BLearning

Experts discuss latest results from EFFPAC and TINTIN trials presented at CIRSE 2019

Ulf Teichgräber (Jena, Germany) and Koen Deloose (Dendermonde, Belgium) discuss the 24-month results of the EFFPAC trial and the six-month outcomes of the TINTIN trial. Both trials used the luminor drug-coated balloon (DCB; iVascular) with TINTIN testing it in combination with the iVolution self-expanding stent (also iVascular). The latest trial results were presented at CIRSE 2019 (Cardiovascular and Interventional Radiological Society of Europe; 7–11 September; Barcelona, Spain).

Teichgräber, analysing the latest EFFPAC data, points out that luminor is a third-generation DCB with a “very innovative nanotechnology” that is designed to release paclitaxel just at the target lesion.

EFFPAC has shown “outstanding” results in terms of patency (90.2%) and freedom from TLR (97.2%) in the superficial femoral artery and popliteal artery for TASC A and B lesions, and at 24 months, no risk of increased death in the paclitaxel group, says Teichgräber.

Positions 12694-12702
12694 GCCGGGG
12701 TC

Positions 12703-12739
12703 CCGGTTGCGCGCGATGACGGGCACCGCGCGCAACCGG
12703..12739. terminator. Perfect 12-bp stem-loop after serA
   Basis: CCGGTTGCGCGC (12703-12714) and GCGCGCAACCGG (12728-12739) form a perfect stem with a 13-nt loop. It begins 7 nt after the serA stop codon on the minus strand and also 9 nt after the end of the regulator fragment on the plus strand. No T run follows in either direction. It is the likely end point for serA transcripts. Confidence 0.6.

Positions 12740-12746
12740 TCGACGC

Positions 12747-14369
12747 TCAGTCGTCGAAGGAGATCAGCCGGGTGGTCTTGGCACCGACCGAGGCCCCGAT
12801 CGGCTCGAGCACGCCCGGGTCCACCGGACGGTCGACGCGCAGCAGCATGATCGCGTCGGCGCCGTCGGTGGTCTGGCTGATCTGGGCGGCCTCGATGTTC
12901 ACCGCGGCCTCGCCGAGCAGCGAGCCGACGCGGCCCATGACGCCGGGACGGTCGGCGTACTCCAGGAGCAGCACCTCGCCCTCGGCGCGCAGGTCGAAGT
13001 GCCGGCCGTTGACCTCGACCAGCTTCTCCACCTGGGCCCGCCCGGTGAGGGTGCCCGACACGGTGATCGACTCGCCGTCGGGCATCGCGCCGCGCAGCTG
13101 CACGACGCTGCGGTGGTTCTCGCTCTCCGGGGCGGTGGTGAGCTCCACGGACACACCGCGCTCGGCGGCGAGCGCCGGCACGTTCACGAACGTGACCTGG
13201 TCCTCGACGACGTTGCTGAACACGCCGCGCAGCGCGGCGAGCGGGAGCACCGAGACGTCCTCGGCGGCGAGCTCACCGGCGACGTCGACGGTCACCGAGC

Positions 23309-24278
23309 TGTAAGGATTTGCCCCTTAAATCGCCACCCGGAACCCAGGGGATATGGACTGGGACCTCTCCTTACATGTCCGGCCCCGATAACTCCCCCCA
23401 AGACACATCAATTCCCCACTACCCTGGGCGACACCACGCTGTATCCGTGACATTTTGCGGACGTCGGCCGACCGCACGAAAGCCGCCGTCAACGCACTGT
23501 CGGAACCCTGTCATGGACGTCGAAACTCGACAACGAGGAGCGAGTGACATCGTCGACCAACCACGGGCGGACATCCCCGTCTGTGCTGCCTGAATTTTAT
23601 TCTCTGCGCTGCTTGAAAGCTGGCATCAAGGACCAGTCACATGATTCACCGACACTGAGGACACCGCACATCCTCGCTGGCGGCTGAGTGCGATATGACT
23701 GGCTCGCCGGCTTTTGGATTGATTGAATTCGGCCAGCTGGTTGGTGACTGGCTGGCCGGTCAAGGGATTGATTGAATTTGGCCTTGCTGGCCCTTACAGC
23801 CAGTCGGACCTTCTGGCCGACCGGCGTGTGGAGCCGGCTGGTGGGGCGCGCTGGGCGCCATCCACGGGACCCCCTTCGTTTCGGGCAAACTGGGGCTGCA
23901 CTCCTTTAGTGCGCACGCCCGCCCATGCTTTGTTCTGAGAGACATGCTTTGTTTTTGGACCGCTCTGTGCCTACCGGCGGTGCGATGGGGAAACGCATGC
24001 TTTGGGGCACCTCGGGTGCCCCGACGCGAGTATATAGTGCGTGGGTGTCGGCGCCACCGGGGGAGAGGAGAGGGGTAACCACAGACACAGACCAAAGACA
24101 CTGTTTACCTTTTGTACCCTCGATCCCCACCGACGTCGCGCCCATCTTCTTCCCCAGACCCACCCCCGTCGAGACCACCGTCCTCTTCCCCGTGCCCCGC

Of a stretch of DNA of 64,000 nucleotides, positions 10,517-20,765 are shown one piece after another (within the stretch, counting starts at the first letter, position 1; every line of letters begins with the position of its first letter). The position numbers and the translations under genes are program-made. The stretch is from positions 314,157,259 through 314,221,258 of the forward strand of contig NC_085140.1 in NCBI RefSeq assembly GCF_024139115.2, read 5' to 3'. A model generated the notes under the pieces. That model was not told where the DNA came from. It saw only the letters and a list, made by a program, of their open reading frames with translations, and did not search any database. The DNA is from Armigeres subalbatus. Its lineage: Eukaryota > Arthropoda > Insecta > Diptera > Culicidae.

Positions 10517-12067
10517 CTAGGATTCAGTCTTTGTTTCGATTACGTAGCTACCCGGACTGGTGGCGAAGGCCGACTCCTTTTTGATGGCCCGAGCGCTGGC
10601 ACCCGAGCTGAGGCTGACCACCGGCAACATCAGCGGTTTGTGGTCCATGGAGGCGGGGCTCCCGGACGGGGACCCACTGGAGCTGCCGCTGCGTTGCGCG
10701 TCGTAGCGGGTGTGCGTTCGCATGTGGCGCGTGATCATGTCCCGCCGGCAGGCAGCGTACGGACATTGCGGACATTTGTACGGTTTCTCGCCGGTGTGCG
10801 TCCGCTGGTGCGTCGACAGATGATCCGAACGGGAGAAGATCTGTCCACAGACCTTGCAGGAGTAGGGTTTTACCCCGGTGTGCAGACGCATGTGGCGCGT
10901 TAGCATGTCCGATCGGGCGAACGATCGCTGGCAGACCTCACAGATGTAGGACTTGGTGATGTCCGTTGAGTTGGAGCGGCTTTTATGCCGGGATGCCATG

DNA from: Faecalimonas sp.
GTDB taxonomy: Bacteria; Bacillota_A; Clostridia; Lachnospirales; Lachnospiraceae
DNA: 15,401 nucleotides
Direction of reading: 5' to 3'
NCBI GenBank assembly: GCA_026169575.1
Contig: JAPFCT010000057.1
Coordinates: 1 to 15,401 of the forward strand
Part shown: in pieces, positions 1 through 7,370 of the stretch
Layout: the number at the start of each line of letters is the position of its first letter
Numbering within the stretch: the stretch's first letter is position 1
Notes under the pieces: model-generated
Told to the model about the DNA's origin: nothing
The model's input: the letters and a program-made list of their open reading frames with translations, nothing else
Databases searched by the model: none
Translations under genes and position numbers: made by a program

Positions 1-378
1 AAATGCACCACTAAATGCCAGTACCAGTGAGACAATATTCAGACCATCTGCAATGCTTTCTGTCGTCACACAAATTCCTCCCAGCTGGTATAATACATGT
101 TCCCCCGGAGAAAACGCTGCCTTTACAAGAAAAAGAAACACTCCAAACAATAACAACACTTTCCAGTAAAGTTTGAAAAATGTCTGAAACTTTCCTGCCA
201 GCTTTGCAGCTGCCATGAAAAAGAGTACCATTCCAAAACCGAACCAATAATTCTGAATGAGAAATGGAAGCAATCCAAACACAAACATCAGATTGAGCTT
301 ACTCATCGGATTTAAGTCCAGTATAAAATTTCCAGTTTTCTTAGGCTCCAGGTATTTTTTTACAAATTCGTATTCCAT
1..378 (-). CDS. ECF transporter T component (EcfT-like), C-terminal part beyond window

The TINTIN trial is a physician-initiated trial evaluating the use of combined treatment with two products that have already “proven their efficacy”, says Deloose—the luminor DCB and the iVolution self-expanding stent—in complex and long lesions (mean lesion length of 24cm), such as those seen in real-world practice. At six months, TINTIN data “showed a clear and good signal” with a 96% primary patency and 98% freedom from target lesion revascularisation in patients with difficult disease, says Deloose.

This video is sponsored by iVascular.

Teichgräber, Ulf and Deloose, Koen and Deloose, Koen

Teichgräber, Ulf and Deloose, Koen and Deloose, Koen

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